Conclusion: More bullish data points affirm our bullish stance on domestic consumption within Brazil.
Position: Long Brazilian Equities (EWZ)
As a result of favorable employment, inflation, and credit conditions, the Brazilian consumer is strengthening. Unemployment came in today at just 10bps off all-time lows (6.9% in July vs. 7% in June); inflation has improved on the margin for the past three months (down to 4.6% in July vs. 4.84% in June); and, as a result of benign inflation, interest rate hikes have come to a halt (recent reports suggest the central bank expects 3Q inflation to come in below forecast, further reducing the risk of a Selic Rate increase).
The favorable interest rate environment has led to an expansion in consumer and business credit that has reduced Brazilian bank holdings of government debt to record lows (22.7% of assets), according to Austin Rating, a Brazilian financial research firm. Moreover, recent central bank data show lending within Brazil has jumped to 36.3% of assets from 30% five years ago and outstanding loans rose for the 17th straight month in July.
The expansion in consumer and business credit is a national trend that is expected to continue, at least according to Rogerio Calderon, Director of Investor Relations at Itau, which expects its loan portfolio to grow as much as 23% in 2010. This is in stark contrast to the U.S. banking industry, which has seen commercial and industrial loans by banks fall 24% from the 2008 peak, according to the latest data from the Federal Reserve.
Long story short, consumers and businesses in Brazil want credit and banks have been more than willing to lend to them as a result of excellent labor market conditions. Brazil has added jobs ever month this year helping to push the unemployment rate to a near record-low in July. Wages have also been headed in the right direction: the average real income of workers grew 2.2% M/M in July and 5.1% Y/Y to R$ 1,452.50.
The confluence of these positive factors has been quite bullish for Brazilian consumer confidence, which rose 0.7% M/M in August (+9.2% Y/Y), according to Fundacao Getulio Vargas. The component index which measures the percentage of Brazilian families who are happy about their current financial situation grew 170bps M/M to 25.8% in August. Even more bullish for the outlook for Brazilian consumption is the August reading for the component index that measures the percentage of Brazilian consumers who intend to make major purchases in the coming six months rose 260bps M/M to 16.6% in August.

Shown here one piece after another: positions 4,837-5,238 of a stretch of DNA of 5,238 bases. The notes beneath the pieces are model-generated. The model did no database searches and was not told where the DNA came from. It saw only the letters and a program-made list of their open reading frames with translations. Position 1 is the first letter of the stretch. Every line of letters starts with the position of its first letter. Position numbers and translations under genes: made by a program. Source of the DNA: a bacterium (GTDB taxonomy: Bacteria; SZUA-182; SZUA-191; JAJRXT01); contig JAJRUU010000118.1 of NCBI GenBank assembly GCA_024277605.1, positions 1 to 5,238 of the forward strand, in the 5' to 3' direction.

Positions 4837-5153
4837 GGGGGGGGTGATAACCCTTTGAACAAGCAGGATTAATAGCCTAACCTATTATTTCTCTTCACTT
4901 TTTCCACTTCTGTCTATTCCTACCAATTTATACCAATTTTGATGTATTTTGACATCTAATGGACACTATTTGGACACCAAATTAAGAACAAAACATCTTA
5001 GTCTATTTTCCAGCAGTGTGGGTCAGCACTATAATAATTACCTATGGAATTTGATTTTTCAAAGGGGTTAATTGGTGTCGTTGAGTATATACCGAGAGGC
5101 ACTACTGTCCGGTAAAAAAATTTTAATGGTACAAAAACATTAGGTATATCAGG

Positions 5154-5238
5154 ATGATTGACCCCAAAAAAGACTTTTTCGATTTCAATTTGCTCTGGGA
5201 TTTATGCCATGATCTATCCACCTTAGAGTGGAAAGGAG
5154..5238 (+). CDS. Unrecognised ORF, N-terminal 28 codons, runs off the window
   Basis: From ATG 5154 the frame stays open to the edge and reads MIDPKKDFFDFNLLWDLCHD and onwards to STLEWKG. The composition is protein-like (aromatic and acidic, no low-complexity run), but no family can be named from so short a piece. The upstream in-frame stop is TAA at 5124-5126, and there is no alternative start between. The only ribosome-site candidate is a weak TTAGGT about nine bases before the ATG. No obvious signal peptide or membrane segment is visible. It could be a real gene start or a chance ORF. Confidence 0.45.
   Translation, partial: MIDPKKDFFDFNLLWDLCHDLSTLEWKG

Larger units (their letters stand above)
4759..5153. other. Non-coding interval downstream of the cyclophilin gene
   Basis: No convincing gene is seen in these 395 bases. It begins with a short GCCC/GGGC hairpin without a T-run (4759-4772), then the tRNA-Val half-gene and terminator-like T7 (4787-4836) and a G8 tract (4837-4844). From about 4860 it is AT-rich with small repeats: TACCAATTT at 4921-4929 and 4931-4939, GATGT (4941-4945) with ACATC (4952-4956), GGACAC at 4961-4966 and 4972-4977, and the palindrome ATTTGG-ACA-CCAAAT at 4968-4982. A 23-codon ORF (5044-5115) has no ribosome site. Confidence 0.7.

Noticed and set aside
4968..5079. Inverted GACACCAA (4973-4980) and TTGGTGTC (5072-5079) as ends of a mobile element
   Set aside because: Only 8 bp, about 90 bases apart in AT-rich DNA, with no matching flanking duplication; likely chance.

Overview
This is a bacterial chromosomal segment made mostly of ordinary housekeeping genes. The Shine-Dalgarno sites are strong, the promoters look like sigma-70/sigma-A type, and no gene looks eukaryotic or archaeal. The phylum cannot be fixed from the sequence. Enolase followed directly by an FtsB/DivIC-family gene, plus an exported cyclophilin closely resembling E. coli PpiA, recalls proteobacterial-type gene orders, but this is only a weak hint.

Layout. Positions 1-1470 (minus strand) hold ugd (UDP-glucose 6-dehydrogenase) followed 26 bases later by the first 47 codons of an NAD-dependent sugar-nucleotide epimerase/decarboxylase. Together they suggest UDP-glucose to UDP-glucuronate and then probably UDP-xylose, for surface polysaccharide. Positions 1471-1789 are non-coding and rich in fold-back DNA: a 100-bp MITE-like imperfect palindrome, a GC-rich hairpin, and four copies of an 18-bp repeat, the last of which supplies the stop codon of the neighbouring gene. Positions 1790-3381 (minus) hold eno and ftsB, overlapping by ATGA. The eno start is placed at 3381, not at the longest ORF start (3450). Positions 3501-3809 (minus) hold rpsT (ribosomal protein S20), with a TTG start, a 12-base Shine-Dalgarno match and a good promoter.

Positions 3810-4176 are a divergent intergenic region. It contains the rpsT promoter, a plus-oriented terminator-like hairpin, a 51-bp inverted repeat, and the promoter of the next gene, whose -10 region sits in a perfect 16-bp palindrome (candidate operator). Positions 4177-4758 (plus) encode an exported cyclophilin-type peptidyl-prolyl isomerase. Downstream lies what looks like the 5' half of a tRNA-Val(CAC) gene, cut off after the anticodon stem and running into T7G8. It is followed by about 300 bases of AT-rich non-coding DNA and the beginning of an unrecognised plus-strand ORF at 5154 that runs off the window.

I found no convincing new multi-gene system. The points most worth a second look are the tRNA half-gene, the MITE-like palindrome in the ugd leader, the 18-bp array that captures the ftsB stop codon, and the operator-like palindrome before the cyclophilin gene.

The uptrend in Brazilian consumer confidence, employment, and consumer credit is in stark contrast to what is happening domestically, and that is one of the key tenets of our bullish stance on Brazilian equities. We have conviction that capital will continue to seek yield globally and that will accelerate once U.S.-centric investors come to grips with slowing growth domestically. U.S. housing prices are setup to decline 15-50% (based on our proprietary Hedgeye supply, demand and inventory models). This will likely restrain consumer spending (~70% of the U.S. economy). Furthermore, we hold conviction that the cash sitting on U.S. corporate balance sheets will either continue sitting there or leave this country in search of higher yield. CFO’s are pro-cyclical and seldom invest during slowing business cycles. If they invest at all, it will likely be abroad as their capital seeks yield either through growth or higher rates of return. The Brazilian consumer has both. Perhaps that’s why one-third of the 77 foreign acquisitions of Brazilian companies in 1H10 were by American firms. Expect that trend to continue as long as the jobless, deleveraging and disheartened U.S. consumer stunts growth domestically.
Managing Risk: Petrobras and Election Update
Regarding the Petrobras saga, unnamed sources claim that the talks between the company and the government are advancing and the agreed-upon prices for the reserves will be $8 per barrel. The source affirms that the talks are being mediated by President Lula and he plans to announce the final price by the beginning of next week.
Regarding the election, Dilma Rousseff (Lula’s endorsee) has taken a commanding 20-point lead over her opposition in the latest Datafolha poll take on August 23-24 (10,848 voters). Her 49% of voter support is a mere 1 percentage point away from winning the election outright on October 3rd (a candidate must secure 50% of the vote to ensure a first round victory). Investors have been rightfully worried that her reputation for big government will keep a floor under the Selic rate as inflation looks to accelerate during her tenure. In a response to such fears, an unnamed source recently reported via Folha de S. Paulo that she agrees with the need to cut government spending in order to keep a lid on the Selic rate and that she and current President Lula have been discussing austerity measures. Keep in mind that this report was released just days before the government revised down its Jan-Aug. budget surplus target due to excessive spending. If, however, these reports are in the area code of true, expect big things from Brazilian equities as we roll forward into 2011.
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